Commentators have expressed concern and sometimes alarm about the unfairness of employer-promulgated arbitration systems imposed on non-union workers. They have often compared such unfairness to grievance arbitration procedures under collective bargaining agreements that both participants and observers generally perceive as fair. Some have attributed the greater fairness of union-management arbitration to the negotiation of provisions in collective bargaining agreements defining arbitration procedures. Examination of the history of labor arbitration, however, reveals a process of procedural development in which the agreements themselves played no discernable role. How then did disparate informal procedures in individual workplaces evolve into the largely uniform legalized procedures of today? This presentation will reveal the disparate forces that molded labor arbitration procedure and advanced its legalization.
Mediation in Employment and Creeping Legalism: Implications for Dispute System Design
Lisa Blomgren Bingham, Keller-Runden Professor of Public Service, School of Public and Environmental Affairs, Indiana University, Bloomington
Dispute resolution exists in the shadow of the civil justice system. There are a number of basic elements of dispute system design in employment, including the nature of participants, intervention or outcome function, and de facto and de jure decision rules of the system. Design choices affect system performance and define the nature of justice a system delivers. This paper will examine creeping legalism in mediation by comparing three DSD contexts: 1) grievance mediation embedded in the collective bargaining agreement, 2) evaluative mediation of employment disputes in court-connected and administrative agency setting, and 3) mediation of employment disputes using transformative mediation in the United States Postal Service REDRESS program.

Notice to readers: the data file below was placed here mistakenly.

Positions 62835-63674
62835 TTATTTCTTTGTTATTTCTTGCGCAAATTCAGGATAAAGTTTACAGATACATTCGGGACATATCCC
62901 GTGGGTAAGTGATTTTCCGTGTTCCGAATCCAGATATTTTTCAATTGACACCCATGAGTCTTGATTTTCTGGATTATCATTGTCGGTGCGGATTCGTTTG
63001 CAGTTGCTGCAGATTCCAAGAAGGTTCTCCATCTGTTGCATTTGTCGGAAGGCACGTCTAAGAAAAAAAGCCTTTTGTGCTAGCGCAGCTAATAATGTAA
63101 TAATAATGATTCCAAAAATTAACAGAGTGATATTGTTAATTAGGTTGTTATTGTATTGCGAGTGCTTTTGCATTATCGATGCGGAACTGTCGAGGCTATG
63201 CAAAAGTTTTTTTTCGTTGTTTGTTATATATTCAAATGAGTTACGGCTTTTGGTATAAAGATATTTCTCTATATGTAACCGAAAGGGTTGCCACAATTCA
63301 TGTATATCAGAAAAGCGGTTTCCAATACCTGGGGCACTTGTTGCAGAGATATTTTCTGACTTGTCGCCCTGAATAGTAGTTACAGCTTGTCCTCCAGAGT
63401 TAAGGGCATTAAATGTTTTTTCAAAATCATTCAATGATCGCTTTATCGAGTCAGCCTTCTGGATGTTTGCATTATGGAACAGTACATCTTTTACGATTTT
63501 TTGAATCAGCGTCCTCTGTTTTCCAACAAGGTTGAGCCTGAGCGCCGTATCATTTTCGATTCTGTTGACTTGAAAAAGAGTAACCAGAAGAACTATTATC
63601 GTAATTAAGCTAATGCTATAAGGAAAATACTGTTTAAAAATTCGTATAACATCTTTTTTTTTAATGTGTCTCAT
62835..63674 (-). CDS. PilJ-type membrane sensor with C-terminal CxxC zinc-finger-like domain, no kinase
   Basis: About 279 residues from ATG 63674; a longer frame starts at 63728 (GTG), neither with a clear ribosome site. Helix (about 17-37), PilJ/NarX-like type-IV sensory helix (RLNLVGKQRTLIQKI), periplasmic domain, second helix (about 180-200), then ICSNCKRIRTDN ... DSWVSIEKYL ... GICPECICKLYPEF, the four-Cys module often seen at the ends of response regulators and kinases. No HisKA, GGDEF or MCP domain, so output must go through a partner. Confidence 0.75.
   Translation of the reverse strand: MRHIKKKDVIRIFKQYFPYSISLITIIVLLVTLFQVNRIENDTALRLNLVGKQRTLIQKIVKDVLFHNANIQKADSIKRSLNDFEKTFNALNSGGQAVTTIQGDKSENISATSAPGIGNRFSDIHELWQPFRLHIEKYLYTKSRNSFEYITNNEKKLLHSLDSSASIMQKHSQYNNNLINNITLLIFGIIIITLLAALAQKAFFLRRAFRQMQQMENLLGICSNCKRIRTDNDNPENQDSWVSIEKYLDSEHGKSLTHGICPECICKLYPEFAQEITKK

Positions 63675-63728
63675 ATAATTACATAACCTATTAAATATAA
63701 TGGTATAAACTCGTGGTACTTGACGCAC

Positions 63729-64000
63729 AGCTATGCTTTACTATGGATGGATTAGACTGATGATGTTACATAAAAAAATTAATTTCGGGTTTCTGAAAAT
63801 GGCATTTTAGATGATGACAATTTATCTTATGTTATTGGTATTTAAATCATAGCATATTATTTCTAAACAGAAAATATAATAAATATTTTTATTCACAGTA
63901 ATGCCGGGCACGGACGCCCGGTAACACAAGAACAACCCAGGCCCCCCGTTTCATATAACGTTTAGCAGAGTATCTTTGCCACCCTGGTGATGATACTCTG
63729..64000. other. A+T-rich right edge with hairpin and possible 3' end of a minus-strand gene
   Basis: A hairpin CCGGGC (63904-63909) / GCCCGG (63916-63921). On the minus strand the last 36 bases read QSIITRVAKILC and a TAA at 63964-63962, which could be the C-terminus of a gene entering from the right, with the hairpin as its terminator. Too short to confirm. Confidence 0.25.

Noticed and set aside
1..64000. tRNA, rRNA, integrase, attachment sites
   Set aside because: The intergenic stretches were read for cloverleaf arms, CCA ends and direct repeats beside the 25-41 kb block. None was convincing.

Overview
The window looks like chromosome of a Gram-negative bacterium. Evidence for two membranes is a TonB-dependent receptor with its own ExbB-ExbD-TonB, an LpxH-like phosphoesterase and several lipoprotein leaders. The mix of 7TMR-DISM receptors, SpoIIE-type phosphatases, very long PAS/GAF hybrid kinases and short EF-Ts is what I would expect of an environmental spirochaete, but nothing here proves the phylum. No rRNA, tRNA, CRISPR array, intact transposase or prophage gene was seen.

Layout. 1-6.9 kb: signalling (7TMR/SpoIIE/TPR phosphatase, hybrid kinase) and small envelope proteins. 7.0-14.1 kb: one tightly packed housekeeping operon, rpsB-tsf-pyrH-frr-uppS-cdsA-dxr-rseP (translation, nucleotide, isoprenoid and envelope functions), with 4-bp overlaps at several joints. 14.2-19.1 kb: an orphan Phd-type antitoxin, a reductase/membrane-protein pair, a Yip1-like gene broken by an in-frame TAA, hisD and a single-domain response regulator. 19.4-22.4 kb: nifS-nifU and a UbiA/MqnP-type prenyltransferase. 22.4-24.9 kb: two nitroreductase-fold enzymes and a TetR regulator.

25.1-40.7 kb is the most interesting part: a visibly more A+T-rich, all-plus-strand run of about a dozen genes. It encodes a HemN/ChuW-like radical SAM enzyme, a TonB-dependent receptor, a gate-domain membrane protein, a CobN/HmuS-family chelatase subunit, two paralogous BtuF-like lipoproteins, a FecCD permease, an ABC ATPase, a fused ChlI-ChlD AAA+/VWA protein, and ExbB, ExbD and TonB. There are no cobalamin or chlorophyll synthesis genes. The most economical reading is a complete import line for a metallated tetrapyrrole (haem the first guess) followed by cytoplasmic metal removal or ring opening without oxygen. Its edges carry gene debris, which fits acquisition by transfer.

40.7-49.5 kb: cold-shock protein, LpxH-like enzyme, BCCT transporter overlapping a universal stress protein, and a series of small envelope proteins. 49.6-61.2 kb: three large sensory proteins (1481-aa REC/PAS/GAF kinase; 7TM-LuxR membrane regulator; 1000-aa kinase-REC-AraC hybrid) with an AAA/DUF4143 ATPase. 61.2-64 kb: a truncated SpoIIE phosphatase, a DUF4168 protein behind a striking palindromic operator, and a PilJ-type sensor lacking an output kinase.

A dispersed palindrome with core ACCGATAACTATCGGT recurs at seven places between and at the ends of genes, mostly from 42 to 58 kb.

An Holistic Strategy for Coming to Grips with the Creeping Legalism of Labor Arbitration
Stephen L. Hayford, Professor of Business Law, Kelley School of Business, Indiana University, Bloomington